Tuesday, May 1, 2012

A Long “Weekend” in Vienna

As interesting as Budapest was, and as beautiful as Prague was, Vienna was my favorite city on our trip. My mother lived there in her first few years of elementary school because my grandfather worked for the State Department/was a spy and he had business there. I’ve heard stories about Vienna my whole life and distinctly remember a puzzle at Gramma’s house of elegant Viennese formal gardens, so I’ve grown up wanting to visit Vienna, this elegant city with which I feel I have a history, a connection.
We arrived in Vienna in the afternoon and spent the rest of our first day in the Schloß Schönbrunn, a magnificent palace on the edge of the city. It’s like Versailles in that it is a huge yellow palace surrounded by tons of formal gardens. We didn’t go in the palace (we’re cheap, okay?) but we did spend a lot of time walking around the gardens and admiring the fountains, statues, pigeons that looked like doves, and fake Roman ruins. There were a ton of people running in the park, which made it feel like we weren’t just tourists.

We also stopped by the Easter market in front of the palace and got a snack of kaiserschmarn which is small bits of pancake that you eat with an incredible apple sauce. Deeelish. After our snack we went to dinner, which was schnitzel the size of your head. Tourist trap? Definitely. Something you have to do when in Vienna? I’d say so.

We packed our second and last day full of sights. We started at the Belvedere Museum, which houses Klimt’s famous “The Kiss” painting and numerous other beautiful works of his.

We also stopped into St. Stephan’s Cathedral, which was an important stop for me because my mom said that she and her family went to church there a few times. To walk in that beautiful sanctuary and know that my Gramma, Grandpa, mom, and aunts had worshiped there, in that exact space, 40 years earlier was just really incredible.

We also visited the Music Museum which was gimmicky but I got to create a waltz and waltz around the room so that was pretty cool. We ended our day in the Prater, an amusement park inside a large city park, which is known for its giant ferris wheel. It’s basically a low-tech version of the London Eye, and it was so fun to ride it over the city to see Vienna at our feel in the dusky sky.

We ended our trip with a 13 hour night train from Vienna to Geneva (with a 7 am transfer in Zurich) which was certainly interesting, I’ll say that, but not too bad. It was improved by my “kitten tongue” chocolates.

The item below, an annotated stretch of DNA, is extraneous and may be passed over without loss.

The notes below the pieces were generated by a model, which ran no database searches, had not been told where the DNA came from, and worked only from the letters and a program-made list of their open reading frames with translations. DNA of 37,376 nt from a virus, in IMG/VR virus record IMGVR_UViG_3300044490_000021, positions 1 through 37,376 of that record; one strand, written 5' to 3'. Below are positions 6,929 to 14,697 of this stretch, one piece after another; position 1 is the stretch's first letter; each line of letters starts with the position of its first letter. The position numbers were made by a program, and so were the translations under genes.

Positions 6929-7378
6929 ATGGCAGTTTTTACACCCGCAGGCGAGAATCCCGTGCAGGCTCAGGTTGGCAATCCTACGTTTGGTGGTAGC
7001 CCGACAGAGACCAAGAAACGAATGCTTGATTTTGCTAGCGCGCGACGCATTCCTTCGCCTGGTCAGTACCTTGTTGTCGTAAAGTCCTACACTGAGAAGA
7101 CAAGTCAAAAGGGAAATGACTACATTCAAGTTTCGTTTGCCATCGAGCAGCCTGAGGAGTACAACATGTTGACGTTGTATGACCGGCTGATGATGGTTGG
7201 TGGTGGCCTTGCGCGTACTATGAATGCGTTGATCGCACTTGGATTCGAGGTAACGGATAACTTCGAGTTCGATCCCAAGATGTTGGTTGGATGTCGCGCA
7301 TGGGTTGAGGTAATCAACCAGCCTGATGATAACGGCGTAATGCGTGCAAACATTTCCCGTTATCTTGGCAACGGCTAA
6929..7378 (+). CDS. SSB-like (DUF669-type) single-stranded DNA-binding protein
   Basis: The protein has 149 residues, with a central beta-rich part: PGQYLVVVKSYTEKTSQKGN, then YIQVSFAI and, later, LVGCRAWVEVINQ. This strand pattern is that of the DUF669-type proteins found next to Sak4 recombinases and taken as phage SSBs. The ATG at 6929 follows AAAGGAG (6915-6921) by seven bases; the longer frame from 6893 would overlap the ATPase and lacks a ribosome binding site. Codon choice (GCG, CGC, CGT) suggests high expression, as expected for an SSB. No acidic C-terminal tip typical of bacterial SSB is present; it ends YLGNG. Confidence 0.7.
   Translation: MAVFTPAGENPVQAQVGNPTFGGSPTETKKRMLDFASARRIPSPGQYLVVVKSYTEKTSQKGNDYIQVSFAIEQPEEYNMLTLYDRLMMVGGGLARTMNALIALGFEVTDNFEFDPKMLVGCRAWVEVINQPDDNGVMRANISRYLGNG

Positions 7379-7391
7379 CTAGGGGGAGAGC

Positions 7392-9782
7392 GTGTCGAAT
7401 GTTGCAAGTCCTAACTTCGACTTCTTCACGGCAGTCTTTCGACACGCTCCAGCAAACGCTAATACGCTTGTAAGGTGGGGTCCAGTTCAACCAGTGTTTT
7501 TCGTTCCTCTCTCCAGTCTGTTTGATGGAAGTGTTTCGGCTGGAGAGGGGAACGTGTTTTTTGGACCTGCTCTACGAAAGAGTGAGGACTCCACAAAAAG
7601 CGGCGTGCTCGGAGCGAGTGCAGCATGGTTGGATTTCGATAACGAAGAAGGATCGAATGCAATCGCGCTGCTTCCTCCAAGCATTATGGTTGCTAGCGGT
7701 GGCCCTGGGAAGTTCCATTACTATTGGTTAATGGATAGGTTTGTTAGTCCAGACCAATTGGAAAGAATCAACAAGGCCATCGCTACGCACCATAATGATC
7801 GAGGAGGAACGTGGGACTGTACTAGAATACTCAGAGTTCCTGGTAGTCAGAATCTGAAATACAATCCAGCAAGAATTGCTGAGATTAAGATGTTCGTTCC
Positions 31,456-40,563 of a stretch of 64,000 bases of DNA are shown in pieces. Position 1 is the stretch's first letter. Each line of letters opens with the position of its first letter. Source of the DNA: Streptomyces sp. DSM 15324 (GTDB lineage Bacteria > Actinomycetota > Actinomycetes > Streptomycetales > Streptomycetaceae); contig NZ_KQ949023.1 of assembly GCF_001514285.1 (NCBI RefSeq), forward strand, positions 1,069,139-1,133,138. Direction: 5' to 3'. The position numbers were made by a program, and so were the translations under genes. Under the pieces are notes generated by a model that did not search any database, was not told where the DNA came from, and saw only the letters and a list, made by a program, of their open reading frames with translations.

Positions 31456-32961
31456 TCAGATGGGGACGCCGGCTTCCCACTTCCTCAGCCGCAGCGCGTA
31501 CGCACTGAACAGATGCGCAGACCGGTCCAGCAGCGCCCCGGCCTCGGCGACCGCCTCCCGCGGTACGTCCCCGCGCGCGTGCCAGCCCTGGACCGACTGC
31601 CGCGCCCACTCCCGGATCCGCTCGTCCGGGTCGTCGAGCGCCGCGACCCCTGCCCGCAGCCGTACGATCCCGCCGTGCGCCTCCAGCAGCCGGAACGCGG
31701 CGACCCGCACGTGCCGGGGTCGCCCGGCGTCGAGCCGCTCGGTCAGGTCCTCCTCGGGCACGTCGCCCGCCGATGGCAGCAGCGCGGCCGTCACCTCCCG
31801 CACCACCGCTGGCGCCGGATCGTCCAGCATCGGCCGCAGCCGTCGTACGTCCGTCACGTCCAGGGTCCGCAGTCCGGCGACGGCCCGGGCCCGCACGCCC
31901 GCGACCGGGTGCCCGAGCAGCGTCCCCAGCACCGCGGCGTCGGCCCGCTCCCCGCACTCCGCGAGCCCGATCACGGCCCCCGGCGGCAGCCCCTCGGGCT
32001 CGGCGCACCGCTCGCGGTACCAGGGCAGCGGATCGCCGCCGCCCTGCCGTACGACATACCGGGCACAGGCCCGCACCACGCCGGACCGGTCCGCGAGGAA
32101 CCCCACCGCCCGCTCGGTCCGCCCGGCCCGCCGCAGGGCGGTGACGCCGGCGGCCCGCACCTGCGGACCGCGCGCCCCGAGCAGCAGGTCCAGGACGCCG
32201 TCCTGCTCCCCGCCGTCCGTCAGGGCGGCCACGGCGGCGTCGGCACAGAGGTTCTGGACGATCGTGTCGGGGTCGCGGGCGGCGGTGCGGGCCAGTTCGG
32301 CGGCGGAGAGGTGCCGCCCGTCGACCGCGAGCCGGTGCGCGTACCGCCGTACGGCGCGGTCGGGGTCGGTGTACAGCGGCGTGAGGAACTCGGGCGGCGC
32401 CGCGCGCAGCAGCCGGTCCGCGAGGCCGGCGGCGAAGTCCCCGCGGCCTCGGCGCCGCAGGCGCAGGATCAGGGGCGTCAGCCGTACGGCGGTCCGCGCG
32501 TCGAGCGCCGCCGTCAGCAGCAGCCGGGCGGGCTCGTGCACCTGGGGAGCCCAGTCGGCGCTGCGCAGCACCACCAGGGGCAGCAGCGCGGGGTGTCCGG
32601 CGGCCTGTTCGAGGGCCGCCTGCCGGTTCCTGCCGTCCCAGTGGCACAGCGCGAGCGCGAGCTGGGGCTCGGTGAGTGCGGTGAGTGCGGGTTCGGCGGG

Although we certainly stretched the definition of a long weekend to mean eight days, this trip was an incredible introduction to Central and Eastern Europe, and I can’t wait to go back! x
*I am writing this from the Geneva Airport - what up technology!

A Long “Weekend” in Prague

[It is my literal last day in Switzerland, so clearly now is the time to catch up on trips from over a month ago. Stay tuned for lots of entries and a wrap up in the next few weeks.]
Our first morning in Prague, we went for breakfast in an Art Deco restaurant with a funny waiter and tea with milk. Heaven. Then we went on another free walking tour. I can’t stress enough that these are the best way to learn about a city. We only had a day in Prague, so not only did we get to check off a lot of the key sights, but we also learned more than was in the guidebook and saw other things, like the Jewish quarter, that we wouldn’t have otherwise. We obvs saw the famous Prague clock, but didn’t get to see it strike the hour. Not that we would have known when that is - this clock includes moon cycle, astrological symbols, day, month, year, temperature, GPS coordinates, cooking times, etc.

A definite highlight of the day was our lunch at the Easter market. We got kielbasa sausages and these traditional Central/Eastern European pastries called trdelniks (literally no idea how to pronounce that) which are baked or fried dough covered in cinnamon sugar. How lucky were we to travel in the weeks before Easter when every city has its Easter markets?

We spent the afternoon in the castle, which we got to by walking across St. Charles’ Bridge, a famous pedestrian bridge lined with statues and 5,000,000 caricaturists. From the castle, on a hill in the midst of a sea full of red roofed houses, we could see over the river and the whole city. We didn’t go in the actual castle, but saw the cathedral on the castle grounds at just the right moment to revel in the stained glass light.

Fun fact about Prague: My friend Anna’s family lives in Prague (pray-gue), Oklahoma, so this whole trip was centered around matching Czech and Oklahoma traditions (and mispronouncing the name of the city). One thing we had to do was go to the church from which the people of Prague, OK, supposedly stole a baby Jesus statue. Anna was pretty much dying laughing when we finally saw it. We also went on a hunt through the city for kolaches, a Czech pastry that has its own festival in Oklahoma. They are like Danishes, but are pesky to track down. We gave up after looking in tons of pastry shops and bakeries, grabbed dinner (disgusting, unless you like gravy and dumplings that are both made from flour+water paste) and then stopped in a convenience store for some snacks and there they were! Kolaches!

The Church of the Well-Dressed, Stolen Baby Jesus

The next morning we took the train to Vienna. On the train I finished The Kite Runner, which was so incredible. I read it the entire 6 hour train ride from Budapest to Prague, and opened it almost as soon as we got on the train to Vienna. So vivid, so emotional, and such a far cry from the life I am blessed to be living. x